Since 2012, we have focused our activities and interests within the framework of a new research program (www.cwts.nl/pdf/cwts_research_programme_2012-2015.pdf). CWTS has three chairs for full professors (Scientometrics; Science & Innovation studies; Science policy studies) as well as five working groups on key research themes (Advanced bibliometric methodologies; Evaluation practices in context; Social sciences and humanities; Scientific careers; Societal impact of research). The centre hosts a dynamic group of senior researchers and talented juniors who welcome collaboration with colleagues internationally and nationally. We can accommodate internships and provide students with supervision for Master’s and PhD theses.

Job description

We are inviting applications for a post-doctoral position in our new research program. The post-doctoral candidate is expected to carry out research in the context of the Evaluation Practices in Context (EPIC) working group at CWTS. This new line of research focuses on the implications of research assessment, and the performance criteria applied, for scientific and scholarly communication and knowledge production. The post-doc project will be drawn up in close consultation with prof.dr. Paul Wouters (Scientometrics chair) and dr. Sarah de Rijcke (EPIC working group leader). The post-doc will be encouraged to carry out comparative research with other EPIC group members. Results of the research will be disseminated through preparation of publications for a range of audiences.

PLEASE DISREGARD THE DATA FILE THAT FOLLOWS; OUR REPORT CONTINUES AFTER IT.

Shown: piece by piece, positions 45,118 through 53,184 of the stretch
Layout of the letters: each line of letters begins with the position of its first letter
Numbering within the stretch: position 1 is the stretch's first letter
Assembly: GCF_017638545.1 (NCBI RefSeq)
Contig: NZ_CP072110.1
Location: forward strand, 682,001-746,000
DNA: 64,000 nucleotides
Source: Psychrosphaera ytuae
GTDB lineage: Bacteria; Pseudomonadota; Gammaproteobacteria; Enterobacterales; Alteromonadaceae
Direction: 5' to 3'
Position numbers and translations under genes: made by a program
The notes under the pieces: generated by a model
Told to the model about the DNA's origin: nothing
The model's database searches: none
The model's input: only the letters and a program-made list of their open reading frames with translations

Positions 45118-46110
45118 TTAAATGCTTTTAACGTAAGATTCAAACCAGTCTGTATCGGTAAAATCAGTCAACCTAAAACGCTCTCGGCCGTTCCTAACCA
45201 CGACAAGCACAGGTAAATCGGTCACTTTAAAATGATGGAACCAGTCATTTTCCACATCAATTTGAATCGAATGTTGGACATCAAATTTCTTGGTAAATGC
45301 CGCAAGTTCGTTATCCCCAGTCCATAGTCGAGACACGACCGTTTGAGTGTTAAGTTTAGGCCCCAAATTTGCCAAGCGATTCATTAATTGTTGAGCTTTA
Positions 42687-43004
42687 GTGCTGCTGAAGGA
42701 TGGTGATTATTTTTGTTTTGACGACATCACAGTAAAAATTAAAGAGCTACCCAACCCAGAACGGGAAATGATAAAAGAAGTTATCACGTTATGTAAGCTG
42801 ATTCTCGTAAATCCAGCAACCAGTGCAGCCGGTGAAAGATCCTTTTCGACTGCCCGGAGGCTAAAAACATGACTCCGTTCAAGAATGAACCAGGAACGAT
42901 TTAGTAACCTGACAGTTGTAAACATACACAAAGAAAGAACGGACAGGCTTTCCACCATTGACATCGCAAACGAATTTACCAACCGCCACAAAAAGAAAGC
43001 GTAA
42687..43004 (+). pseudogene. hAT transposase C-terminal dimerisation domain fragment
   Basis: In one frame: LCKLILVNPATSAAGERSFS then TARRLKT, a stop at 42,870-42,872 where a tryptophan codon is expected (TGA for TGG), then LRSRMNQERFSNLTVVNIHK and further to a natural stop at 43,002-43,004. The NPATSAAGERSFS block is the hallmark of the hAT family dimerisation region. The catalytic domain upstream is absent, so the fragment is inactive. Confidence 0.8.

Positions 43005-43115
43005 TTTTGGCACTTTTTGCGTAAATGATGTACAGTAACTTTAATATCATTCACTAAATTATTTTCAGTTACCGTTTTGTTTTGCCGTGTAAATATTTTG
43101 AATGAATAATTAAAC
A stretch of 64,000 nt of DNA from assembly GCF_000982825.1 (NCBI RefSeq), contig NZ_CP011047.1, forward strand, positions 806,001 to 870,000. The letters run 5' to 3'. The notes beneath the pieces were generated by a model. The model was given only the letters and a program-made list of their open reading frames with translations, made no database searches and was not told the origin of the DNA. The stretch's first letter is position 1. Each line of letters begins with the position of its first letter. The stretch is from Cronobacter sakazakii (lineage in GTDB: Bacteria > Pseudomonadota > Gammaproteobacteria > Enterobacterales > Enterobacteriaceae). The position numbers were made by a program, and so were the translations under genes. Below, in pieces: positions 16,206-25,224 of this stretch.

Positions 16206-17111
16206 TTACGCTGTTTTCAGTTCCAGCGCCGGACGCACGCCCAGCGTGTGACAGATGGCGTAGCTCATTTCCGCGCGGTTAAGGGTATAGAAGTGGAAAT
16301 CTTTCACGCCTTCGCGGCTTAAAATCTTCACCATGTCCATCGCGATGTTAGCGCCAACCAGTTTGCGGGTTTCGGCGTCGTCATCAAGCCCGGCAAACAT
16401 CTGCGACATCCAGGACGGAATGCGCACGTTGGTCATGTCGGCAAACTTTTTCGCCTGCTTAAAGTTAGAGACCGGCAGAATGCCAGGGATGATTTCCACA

Evaluation Practices in Context (EPIC)